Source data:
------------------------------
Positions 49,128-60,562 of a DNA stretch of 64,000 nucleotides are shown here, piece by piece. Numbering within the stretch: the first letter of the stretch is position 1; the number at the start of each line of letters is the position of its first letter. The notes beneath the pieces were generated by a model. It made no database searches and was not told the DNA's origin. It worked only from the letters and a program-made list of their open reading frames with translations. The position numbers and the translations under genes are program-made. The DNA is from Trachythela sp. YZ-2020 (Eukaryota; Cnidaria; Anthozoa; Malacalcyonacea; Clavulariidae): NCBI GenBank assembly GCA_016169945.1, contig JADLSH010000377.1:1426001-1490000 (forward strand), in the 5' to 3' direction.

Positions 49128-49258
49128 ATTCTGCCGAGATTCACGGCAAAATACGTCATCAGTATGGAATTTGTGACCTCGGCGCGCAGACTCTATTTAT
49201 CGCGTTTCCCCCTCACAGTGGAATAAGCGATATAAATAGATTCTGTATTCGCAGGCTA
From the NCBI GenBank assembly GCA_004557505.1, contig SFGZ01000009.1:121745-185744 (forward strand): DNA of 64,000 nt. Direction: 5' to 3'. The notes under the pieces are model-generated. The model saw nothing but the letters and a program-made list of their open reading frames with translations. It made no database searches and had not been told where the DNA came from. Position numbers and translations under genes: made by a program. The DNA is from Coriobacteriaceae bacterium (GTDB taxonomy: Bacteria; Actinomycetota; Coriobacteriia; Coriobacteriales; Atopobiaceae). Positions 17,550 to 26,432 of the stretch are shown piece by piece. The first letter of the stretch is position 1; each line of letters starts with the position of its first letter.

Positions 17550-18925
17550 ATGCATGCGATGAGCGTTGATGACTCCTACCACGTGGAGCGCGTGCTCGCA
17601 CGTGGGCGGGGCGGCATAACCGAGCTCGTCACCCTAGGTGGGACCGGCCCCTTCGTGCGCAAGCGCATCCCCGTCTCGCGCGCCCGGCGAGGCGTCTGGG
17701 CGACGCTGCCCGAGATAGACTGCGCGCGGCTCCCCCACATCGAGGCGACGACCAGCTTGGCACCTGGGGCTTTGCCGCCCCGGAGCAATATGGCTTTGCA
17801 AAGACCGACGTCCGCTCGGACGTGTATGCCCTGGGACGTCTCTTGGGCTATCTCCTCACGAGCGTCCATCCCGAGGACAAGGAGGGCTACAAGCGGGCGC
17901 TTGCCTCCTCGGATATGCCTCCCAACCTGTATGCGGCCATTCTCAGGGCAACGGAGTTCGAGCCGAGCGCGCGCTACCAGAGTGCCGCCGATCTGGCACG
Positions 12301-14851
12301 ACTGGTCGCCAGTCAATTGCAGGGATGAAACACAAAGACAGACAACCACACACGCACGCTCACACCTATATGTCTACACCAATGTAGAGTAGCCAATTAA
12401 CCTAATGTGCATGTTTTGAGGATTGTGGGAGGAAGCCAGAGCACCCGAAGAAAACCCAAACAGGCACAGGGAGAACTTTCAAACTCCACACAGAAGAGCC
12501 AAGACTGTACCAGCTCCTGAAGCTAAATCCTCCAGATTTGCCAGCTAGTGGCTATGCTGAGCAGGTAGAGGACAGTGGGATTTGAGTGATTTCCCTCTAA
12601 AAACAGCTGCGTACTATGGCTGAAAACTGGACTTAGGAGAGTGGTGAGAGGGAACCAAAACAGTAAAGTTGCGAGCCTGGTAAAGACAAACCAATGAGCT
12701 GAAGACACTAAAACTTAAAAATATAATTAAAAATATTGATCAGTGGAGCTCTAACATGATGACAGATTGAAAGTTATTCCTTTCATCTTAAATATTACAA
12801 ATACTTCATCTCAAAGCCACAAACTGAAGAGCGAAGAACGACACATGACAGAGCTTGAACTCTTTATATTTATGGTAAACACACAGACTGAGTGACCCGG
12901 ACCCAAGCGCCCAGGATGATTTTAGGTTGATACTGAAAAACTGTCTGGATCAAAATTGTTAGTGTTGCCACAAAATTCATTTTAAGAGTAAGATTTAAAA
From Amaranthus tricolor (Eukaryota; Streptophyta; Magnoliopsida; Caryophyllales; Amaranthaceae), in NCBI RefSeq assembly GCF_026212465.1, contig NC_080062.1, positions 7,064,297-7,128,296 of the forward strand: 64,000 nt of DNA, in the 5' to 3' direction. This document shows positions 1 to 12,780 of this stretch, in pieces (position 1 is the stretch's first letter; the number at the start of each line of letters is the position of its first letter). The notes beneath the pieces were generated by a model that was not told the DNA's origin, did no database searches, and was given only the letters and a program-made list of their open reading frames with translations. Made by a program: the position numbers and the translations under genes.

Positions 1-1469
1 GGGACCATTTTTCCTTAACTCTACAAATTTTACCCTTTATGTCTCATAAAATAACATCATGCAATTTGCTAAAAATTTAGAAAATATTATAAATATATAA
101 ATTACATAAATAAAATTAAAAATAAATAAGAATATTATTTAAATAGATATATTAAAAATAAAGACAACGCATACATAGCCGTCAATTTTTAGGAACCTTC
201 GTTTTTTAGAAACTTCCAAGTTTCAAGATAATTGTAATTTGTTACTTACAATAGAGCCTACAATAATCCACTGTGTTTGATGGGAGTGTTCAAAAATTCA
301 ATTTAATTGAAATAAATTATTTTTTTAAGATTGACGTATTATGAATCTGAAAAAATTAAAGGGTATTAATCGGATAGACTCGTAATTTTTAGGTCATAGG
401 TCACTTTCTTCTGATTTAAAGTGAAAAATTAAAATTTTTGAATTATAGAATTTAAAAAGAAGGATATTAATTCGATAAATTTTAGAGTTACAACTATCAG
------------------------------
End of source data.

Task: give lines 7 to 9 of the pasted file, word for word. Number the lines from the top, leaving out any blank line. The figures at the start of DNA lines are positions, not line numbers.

17550 ATGCATGCGATGAGCGTTGATGACTCCTACCACGTGGAGCGCGTGCTCGCA
17601 CGTGGGCGGGGCGGCATAACCGAGCTCGTCACCCTAGGTGGGACCGGCCCCTTCGTGCGCAAGCGCATCCCCGTCTCGCGCGCCCGGCGAGGCGTCTGGG
17701 CGACGCTGCCCGAGATAGACTGCGCGCGGCTCCCCCACATCGAGGCGACGACCAGCTTGGCACCTGGGGCTTTGCCGCCCCGGAGCAATATGGCTTTGCA